(Reuters) - U.S. stocks fell in a volatile Monday session as Greeks resoundingly backed their government in rejecting the austerity terms of a bailout and China implemented emergency measures to stop a selloff in Shanghai’s market.
Greek Prime Minister Alexis Tsipras promised German Chancellor Angela Merkel that Greece would bring a proposal for a cash-for-reforms deal to an emergency summit of euro zone leaders on Tuesday, a Greek official said. It was unclear how much it would differ from other proposals rejected in the past.
Equity futures tumbled at the open late on Sunday after Greeks voted ‘No’ to the terms imposed by its creditors. However the S&P 500 didn’t fall more than 1 percent throughout the Monday session and even turned positive in morning trading.
Though Greece is causing a lot of uncertainty, a deal should get done to keep them in the Euro Zone, according to Karyn Cavanaugh, market strategist at Voya Investment Management in New York.
“Greece can’t pay their bills, there’s no middle ground there and other countries are going to have to foot the bill and they are angry,” she said.
But more than billions in debt are in play as “Greece is the southern gateway to Europe. The strategic value is not being quantified.”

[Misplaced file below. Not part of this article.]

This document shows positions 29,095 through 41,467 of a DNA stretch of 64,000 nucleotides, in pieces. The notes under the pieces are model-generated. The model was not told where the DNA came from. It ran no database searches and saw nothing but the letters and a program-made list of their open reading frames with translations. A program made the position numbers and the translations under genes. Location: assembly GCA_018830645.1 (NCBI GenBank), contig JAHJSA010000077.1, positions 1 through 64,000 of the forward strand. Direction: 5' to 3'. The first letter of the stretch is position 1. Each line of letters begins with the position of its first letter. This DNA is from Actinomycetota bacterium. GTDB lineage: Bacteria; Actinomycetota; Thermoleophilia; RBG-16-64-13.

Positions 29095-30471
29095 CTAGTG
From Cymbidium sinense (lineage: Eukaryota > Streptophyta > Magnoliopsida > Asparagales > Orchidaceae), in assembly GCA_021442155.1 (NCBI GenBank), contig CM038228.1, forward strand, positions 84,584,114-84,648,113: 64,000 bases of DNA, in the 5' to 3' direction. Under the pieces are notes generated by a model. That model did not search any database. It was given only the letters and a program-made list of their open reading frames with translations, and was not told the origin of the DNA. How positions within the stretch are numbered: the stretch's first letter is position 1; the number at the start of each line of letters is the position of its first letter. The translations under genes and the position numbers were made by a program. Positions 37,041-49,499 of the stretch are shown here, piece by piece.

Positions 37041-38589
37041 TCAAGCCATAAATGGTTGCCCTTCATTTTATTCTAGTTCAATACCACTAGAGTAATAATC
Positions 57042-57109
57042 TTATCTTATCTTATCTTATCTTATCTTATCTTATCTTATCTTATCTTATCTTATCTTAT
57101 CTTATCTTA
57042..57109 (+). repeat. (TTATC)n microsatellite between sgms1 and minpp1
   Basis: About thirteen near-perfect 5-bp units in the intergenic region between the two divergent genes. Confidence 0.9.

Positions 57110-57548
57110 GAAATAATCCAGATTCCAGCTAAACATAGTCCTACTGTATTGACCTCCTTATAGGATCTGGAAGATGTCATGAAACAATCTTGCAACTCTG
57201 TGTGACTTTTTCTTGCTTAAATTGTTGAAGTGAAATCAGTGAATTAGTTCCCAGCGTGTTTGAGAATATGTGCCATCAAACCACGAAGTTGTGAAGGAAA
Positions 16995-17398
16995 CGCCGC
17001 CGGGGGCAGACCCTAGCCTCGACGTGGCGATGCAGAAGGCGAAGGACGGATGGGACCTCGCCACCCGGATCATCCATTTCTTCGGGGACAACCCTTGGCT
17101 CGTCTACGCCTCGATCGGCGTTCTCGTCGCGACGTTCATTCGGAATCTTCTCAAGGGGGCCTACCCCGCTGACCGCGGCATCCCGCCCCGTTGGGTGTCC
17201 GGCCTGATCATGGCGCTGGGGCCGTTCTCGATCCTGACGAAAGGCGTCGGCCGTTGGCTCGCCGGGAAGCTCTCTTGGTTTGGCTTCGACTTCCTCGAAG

The Dow Jones industrial average .DJI fell 46.53 points, or 0.26 percent, to 17,683.58, the S&P 500 .SPX lost 8.02 points, or 0.39 percent, to 2,068.76 and the Nasdaq Composite .IXIC dropped 17.27 points, or 0.34 percent, to 4,991.94.
Weighing further on investor sentiment, Chinese brokerages and fund managers vowed to buy massive amounts of stocks as Beijing unleashed an unprecedented series of support measures to stem a decline of nearly 30 percent in the main Shanghai index over the past three weeks.
“People see ‘emergency measures’ and they think ‘that can’t be good’,” said Voya’s Cavanaugh.
The Shanghai index .SSEC rose 2.4 percent overnight but a measure of Chinese stocks traded in the United States .BKCN fell the most in 19 months, pointing to caution from investors outside of China about the effectiveness of the government's measures.
Energy stocks led the decline on Wall Street after U.S. crude futures prices CLc1 settled almost 8 percent lower on concern over growth in China and the Greek uncertainty.
The S&P 500 energy index .SPNY fell 1.3 percent, marking its fourth decline of more than 1 percent in the past seven sessions.
The deal is seen facing antitrust scrutiny, which could make other large-scale mergers in the sector more difficult. Anthem (ANTM.N), Cigna (CI.N), Centene (CNC.N) and Health Net HNT.N, which are all in takeover talks, ended lower.
Declining issues outnumbered advancing ones on the NYSE by 1,946 to 1,132, for a 1.72-to-1 ratio on the downside; on the Nasdaq, 1,600 issues fell and 1,181 advanced for a 1.35-to-1 ratio favoring decliners.
The benchmark S&P 500 index posted 5 new 52-week highs and 32 new lows; the Nasdaq Composite recorded 44 new highs and 130 new lows.
About 6.6 billion shares traded on all U.S. platforms, according to BATS exchange data, below the average of 7.6 billion in the past five sessions.
Reporting by Rodrigo Campos; Editing by Andrew Hay